In operation, it will be seen that a system for providing an evenly mixed slurry to a web is provided, including inserting calcined gypsum and water into the mixing chamber 16 through one or more inlets 26, 28 of the mixing chamber, agitating the contents of the mixing chamber to form an aqueous dispersion of the calcined gypsum, emitting the agitated contents from the outlet 34 of the mixer 12, passing the agitated contents into the main inlet 39 of the mixing and dispensing apparatus 36, 36 a-e, introducing an aqueous foam into the mixture at the gate, preferably through the inlet nipple 40, creating a backpressure on the mixture in the gate by constricting the area of mixture being emitted from the flexible conduit 38, 38 a-e of the gate, the backpressure being created by constricting the conduit 38, such as with the valve 46, and controlling the pressure of slurry and additive dispensed from the spout 42, 42 c, 42 e such as by the pressure reducer 50 in its various configurations. In the preferred embodiment, the slurry pressure is reduced by being forced to change direction approximately 90° at least once and preferably twice.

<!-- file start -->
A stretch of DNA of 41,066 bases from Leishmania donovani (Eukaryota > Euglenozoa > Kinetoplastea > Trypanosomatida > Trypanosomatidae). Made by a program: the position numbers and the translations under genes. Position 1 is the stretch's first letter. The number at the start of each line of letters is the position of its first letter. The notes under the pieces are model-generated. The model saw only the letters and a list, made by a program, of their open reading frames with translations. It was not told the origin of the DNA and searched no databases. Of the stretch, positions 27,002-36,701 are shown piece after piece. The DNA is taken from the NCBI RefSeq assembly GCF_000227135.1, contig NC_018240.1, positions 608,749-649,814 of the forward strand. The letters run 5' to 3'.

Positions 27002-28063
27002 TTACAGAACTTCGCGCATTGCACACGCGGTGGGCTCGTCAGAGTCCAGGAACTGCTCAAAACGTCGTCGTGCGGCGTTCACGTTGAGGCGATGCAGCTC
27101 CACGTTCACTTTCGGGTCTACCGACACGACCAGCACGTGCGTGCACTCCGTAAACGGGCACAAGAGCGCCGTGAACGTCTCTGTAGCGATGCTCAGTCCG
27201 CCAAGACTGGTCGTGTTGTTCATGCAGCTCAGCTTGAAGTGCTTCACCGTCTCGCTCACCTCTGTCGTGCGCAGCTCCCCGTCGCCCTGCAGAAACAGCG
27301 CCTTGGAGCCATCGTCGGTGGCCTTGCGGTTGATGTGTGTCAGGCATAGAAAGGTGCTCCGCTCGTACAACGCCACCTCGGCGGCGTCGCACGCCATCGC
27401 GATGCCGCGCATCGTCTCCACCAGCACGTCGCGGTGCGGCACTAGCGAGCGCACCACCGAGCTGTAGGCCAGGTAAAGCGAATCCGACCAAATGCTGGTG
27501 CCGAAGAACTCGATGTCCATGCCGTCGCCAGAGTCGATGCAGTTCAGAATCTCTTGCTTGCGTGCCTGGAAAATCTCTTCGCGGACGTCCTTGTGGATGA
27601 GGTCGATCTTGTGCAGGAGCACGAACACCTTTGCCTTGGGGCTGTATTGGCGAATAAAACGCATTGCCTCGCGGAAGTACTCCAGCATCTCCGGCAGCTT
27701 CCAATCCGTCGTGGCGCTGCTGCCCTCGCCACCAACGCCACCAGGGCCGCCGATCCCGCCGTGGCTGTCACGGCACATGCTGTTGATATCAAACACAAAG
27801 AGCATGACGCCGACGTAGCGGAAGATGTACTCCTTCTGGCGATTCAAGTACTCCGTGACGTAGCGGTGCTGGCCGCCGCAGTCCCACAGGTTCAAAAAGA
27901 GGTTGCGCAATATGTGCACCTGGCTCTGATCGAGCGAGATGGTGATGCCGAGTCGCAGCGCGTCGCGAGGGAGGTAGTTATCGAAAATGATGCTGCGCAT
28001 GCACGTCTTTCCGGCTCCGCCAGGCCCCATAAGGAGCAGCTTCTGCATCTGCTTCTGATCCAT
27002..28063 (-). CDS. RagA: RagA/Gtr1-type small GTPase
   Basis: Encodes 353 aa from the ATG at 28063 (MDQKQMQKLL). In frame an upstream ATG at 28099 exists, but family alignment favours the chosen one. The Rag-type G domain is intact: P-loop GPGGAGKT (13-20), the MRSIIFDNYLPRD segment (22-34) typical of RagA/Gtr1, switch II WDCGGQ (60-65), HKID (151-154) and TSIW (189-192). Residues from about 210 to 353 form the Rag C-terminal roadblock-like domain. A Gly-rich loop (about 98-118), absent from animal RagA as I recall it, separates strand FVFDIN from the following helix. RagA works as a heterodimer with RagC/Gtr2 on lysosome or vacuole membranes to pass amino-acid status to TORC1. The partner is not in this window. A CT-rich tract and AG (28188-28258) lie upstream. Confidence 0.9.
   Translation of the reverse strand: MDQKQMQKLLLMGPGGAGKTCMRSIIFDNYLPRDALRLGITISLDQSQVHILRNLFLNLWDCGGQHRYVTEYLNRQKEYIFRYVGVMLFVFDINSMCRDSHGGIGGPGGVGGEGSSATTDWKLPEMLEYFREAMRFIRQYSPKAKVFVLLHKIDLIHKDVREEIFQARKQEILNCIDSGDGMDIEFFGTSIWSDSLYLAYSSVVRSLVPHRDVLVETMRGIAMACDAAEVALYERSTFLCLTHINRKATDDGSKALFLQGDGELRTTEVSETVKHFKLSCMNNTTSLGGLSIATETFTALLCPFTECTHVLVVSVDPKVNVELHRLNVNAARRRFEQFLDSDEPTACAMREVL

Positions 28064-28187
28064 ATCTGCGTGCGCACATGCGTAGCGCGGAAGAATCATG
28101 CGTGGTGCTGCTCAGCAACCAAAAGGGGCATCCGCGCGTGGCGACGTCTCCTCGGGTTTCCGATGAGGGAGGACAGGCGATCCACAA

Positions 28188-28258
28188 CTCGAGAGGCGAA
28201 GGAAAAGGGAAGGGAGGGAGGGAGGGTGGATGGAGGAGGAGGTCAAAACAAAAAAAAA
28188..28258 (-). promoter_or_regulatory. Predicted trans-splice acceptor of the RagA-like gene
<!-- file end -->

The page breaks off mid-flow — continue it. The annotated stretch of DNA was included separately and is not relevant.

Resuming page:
Where possible, the flexible conduit 38 extends generally directly down the board line. The longer the conduit 38, the more even is the mixing of the foam with the slurry. It is contemplated that the conduit 38 may extend linearly at least as much as 60 inches (150 cm) past the mixer 12. For board line applications where there is insufficient space before the forming plate is encountered, a set-up as depicted in FIG. 10 is recommended. The benefits of improved foam/slurry mixing achieved by the present invention include: reduction and/or elimination of blisters in the board; uniformity of the board, leading to improved strength; and potential water reduction from the board formulation, which in turn will led to energy savings in the kiln or an increase in line speed.